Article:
Saturday, April 14, 2007
Snack Traps: Very Small Money Pits
I've spent much of Ranger's solid food eating career seeking the panacea of a truly spill-proof snack cup. Wouldn't it be wonderful for the little guy to serve up his own snacks in the backseat or the stroller? It's a beautiful dream, but only a dream.
We first tried the much-heralded Snack Trap (~$6 at Babies R Us). Like most of the self-serve snack cups, it has no airtight option. When the snacks remain in the cup for any measure of time they are exposed to air which can cause them to dry out if your child doesn't eat like a starved Wolverine or is choosing to reject your current snack offering. While this is annoying, air exposure surely doesn't represent a death knell for the cup if you're not storing long-term provisions in them (and who would do that?). It does however mean that you can't toss the cup into a backpack unless you want lint in your Cheerios and Cheerio dust everywhere else. Snack Trap offers "Snap-Over Lids" to solve this problem (~$2 NOT including shipping and not sold in most retail stores). That brings you cup cost to over $8. They also offer a "Stay Fresh" airtight lid that replaces the normal slotted lid for $1.50 (plus shipping) but doesn't dispense snacks. Although additional lids are more likely to end up in "storage" under our car seats and sofa, I had Ranger try the Snack Trap. The trap worked well for its first 10 minutes, but after more toddler testing, we found that it's flaps- made of mere Earthly materials- were not immune to bending. Ranger found the slightly altered cup very handy in relasing a wide school of Goldfish Crackers throughout the back of the car. The Snack Trap was promptly retired.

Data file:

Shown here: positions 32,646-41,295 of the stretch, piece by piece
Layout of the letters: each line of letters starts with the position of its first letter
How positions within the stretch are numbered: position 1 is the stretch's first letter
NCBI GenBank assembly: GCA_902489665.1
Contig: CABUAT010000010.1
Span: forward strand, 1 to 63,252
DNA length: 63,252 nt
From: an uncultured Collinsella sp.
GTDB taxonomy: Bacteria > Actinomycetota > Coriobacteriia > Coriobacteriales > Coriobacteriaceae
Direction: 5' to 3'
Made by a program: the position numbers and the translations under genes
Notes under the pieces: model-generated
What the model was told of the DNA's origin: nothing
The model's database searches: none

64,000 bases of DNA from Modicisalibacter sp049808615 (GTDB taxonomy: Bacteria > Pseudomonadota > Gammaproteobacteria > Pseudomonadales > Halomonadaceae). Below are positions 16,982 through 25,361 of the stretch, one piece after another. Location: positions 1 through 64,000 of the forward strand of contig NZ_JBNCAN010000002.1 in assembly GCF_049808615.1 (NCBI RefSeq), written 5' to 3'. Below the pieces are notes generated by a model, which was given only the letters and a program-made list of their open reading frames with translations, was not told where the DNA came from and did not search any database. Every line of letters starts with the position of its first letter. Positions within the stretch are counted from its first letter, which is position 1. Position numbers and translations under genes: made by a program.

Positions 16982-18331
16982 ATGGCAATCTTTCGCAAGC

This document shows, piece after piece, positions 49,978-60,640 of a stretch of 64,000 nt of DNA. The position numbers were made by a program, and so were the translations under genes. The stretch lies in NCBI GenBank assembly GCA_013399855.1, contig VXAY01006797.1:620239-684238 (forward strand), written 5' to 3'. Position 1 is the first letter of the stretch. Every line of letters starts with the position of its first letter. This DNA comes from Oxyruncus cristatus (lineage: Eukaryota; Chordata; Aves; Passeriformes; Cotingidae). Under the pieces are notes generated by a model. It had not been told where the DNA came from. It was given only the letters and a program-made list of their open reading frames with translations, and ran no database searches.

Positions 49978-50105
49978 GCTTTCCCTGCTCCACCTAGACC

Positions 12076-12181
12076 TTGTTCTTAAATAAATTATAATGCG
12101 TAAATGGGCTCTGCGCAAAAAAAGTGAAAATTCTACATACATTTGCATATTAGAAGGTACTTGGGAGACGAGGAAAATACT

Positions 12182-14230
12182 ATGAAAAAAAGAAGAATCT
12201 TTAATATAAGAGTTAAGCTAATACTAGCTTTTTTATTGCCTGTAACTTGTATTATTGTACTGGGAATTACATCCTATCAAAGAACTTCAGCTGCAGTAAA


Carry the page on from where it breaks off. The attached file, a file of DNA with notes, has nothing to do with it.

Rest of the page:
Next up was the Gerber Lil' Snackin' Bowl (I guess there is a short supply of letters at Gerber these days and an overabundance of punctuation) for $5 for a 2 bowl set. While there is Gerber feeding equipment we love, the Lil' Snackin' Bowl failed miserably at snack retention and rapidly became more annoying than it's predecessor. The bowl had the same always-open flaw like the basic Snack Trap, but it had no obvious remedies beyond a Ziplock baggie. Within milliseconds of Ranger receiving the loaded Lil' Snackin' he found the bowl's sweet spot above the the center retaining "tooth" (see top photo) and released its payload everywhere. By flicking his wrist while pressing the bowl open, he could shower his environs with ample snackage: just call him "Johnny Cheerioseed." Two down, one to go.
Our next challenger was the First Year's Take & Toss Perfect Portion Snack Saver (6 cups, 4 portion lids, and 2 storage lids for around $3.50). The packaging claims to allow different portion sizes according to the parent's wishes. Forget it, if your kid is awake, they will choose their own portion size- and it's wide open. This rigid lid seems more effective at containing snacks than the others, but probably because it provides less entertainment value by merely dumping its payload rather than launching it into the stratosphere. The portion lids are not airtight, nor do they lock in any position (including the closed position).
Apparently, a good snack holder is hard to find (possibly impossible). Save your money and accept a certain amount of escapee snack foods around the car, house, and planet. It's really okay, they'll know us by our trail of Cheerios.
Edit: We've since found a snack cup that works for the most part and, with three little kids, we don't leave home without them. Check out our review of a cup that actually works.
photo credit (top photo):
babytoolkit.blogspot.com, 2007. Reproduction allowed with attribution